Sunday, May 13, 2012

Remembering a mission

Now that I am officially done with my clinical year of PA school (YAY!!) I can jump back on the posting bandwagon. I've decided I'm going to make the next series of posts into story time. This week commemorates the 1 year anniversary of a trip I took with my classmates to Mali, West Africa, to donate medical supplies and volunteer our clinical services. Over the next several days I'll be uploading bits and pieces from the journal I wrote while I was there to share what we did and what I experienced. 
May 13, 2011

          It is the Friday morning of our departure... Friday the 13th. I'm patiently waiting for the arrival of my parents, who will take me to lunch and then the airport. I'm about 90% packed but still feeling very overwhelmed. As I'm looking at my bags while sitting on my couch "taking a break" I'm getting more and more nervous. What I'm nervous about, I'm not quite sure. Perhaps its that I'm going on this 10 day journey during which I will have little to no contact with my parents or fiance. Perhaps I'm worried about the food - I'm a picky eater, I have a GI condition, and I'm petrified of being sick the entire trip (Because of this, I've resigned myself to the fact that I'll probably lose 10 lbs and will be surviving on dry cereal and peanut butter). Perhaps I'm afraid of flying after recent political events (namely, the death of Osama bin Laden). In an effort to combat these fears, my fiance matter-of-factly rattled off statistics about the un-likelihood of plane crashes over the phone (he left for Texas last night to visit his parents). Unfortunately, this does not help me.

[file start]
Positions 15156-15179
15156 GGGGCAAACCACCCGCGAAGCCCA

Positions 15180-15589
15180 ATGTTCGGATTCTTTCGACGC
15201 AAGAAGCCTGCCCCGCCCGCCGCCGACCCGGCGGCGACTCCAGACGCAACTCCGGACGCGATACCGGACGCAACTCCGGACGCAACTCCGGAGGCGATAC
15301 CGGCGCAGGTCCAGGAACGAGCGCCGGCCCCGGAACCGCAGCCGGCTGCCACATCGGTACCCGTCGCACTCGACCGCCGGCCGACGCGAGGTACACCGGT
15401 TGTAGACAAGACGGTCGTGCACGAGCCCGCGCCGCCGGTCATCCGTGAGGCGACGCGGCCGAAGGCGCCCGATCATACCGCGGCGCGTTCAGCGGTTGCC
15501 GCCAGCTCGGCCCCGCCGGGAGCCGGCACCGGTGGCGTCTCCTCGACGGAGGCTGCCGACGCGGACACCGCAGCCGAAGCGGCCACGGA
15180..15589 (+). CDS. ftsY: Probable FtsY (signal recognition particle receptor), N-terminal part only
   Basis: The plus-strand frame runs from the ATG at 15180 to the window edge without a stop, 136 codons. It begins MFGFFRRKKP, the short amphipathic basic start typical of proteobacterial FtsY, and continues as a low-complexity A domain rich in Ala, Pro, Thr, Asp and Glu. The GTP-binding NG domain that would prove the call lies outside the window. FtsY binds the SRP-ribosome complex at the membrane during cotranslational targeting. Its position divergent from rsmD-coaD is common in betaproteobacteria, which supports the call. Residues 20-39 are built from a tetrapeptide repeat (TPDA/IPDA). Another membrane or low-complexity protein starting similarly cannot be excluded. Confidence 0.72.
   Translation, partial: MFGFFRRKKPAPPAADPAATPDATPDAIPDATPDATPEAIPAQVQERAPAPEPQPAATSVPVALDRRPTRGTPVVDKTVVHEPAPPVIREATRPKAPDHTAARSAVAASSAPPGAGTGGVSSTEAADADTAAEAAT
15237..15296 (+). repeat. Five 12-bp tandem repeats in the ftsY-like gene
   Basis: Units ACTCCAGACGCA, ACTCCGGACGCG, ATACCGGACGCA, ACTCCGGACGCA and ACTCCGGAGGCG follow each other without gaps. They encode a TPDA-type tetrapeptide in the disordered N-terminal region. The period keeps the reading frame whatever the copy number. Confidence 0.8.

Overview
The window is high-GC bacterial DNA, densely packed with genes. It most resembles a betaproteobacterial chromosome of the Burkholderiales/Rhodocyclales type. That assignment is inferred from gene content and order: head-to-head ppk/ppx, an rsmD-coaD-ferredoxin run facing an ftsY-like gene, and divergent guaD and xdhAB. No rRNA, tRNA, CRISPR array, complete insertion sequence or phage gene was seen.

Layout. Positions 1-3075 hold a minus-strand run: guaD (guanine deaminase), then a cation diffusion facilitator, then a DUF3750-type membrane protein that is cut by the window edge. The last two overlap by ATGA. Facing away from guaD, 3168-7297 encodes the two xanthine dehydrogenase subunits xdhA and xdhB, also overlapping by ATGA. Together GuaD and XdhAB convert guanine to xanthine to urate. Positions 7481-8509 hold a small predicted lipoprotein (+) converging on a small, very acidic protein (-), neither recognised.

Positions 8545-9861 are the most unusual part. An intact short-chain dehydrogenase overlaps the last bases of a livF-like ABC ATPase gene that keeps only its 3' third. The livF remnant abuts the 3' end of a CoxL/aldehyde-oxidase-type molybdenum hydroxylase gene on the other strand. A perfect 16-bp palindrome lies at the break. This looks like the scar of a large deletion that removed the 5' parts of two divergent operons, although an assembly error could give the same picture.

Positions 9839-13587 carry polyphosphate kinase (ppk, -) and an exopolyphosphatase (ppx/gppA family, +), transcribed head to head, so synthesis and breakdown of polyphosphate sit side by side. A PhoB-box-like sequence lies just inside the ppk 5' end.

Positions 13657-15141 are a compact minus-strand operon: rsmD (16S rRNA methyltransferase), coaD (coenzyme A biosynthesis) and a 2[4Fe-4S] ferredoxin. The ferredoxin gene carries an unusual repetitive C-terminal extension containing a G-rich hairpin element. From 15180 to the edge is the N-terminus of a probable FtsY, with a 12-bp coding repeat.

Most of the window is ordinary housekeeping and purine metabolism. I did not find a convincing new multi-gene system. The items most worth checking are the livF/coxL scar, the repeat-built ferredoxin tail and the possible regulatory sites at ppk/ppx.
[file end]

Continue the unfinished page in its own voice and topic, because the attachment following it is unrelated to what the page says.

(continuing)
In reality, I know it all boils down to the unknown. I'm stepping far out of my comfort zone and the 
honeymoon excitement phase is over (hopefully it will come back when we land!). Deep down, my "logical" brain knows I will be just fine and that this will be an absolutely wonderful experience - but it’s my "unlogical" brain that feels the stress and the desire to just stay home and sleep for two weeks after finishing our last didactic semester of PA school. One thing I know - it will be an awfully big adventure. 

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